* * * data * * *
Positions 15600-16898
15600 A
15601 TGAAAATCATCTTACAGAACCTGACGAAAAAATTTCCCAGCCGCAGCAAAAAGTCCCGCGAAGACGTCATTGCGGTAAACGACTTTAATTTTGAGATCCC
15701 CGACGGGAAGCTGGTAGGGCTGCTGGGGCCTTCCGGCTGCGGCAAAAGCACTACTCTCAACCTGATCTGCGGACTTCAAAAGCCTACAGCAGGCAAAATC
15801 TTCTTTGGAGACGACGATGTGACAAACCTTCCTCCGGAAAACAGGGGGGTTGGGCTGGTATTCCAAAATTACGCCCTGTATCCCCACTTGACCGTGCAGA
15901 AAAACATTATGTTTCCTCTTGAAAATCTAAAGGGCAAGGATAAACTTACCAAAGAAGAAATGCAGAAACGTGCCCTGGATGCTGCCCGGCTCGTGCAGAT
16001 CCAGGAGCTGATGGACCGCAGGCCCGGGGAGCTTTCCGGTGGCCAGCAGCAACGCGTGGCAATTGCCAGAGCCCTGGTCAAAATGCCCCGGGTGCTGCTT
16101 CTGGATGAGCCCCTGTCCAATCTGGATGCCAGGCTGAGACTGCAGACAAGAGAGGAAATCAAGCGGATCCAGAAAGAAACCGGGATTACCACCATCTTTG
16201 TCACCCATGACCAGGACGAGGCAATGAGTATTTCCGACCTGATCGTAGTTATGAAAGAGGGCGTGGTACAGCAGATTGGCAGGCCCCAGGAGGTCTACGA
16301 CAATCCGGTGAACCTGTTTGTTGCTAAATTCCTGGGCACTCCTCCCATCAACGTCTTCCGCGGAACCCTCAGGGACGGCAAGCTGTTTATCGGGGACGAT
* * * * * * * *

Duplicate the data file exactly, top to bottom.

Positions 15600-16898
15600 A
15601 TGAAAATCATCTTACAGAACCTGACGAAAAAATTTCCCAGCCGCAGCAAAAAGTCCCGCGAAGACGTCATTGCGGTAAACGACTTTAATTTTGAGATCCC
15701 CGACGGGAAGCTGGTAGGGCTGCTGGGGCCTTCCGGCTGCGGCAAAAGCACTACTCTCAACCTGATCTGCGGACTTCAAAAGCCTACAGCAGGCAAAATC
15801 TTCTTTGGAGACGACGATGTGACAAACCTTCCTCCGGAAAACAGGGGGGTTGGGCTGGTATTCCAAAATTACGCCCTGTATCCCCACTTGACCGTGCAGA
15901 AAAACATTATGTTTCCTCTTGAAAATCTAAAGGGCAAGGATAAACTTACCAAAGAAGAAATGCAGAAACGTGCCCTGGATGCTGCCCGGCTCGTGCAGAT
16001 CCAGGAGCTGATGGACCGCAGGCCCGGGGAGCTTTCCGGTGGCCAGCAGCAACGCGTGGCAATTGCCAGAGCCCTGGTCAAAATGCCCCGGGTGCTGCTT
16101 CTGGATGAGCCCCTGTCCAATCTGGATGCCAGGCTGAGACTGCAGACAAGAGAGGAAATCAAGCGGATCCAGAAAGAAACCGGGATTACCACCATCTTTG
16201 TCACCCATGACCAGGACGAGGCAATGAGTATTTCCGACCTGATCGTAGTTATGAAAGAGGGCGTGGTACAGCAGATTGGCAGGCCCCAGGAGGTCTACGA
16301 CAATCCGGTGAACCTGTTTGTTGCTAAATTCCTGGGCACTCCTCCCATCAACGTCTTCCGCGGAACCCTCAGGGACGGCAAGCTGTTTATCGGGGACGAT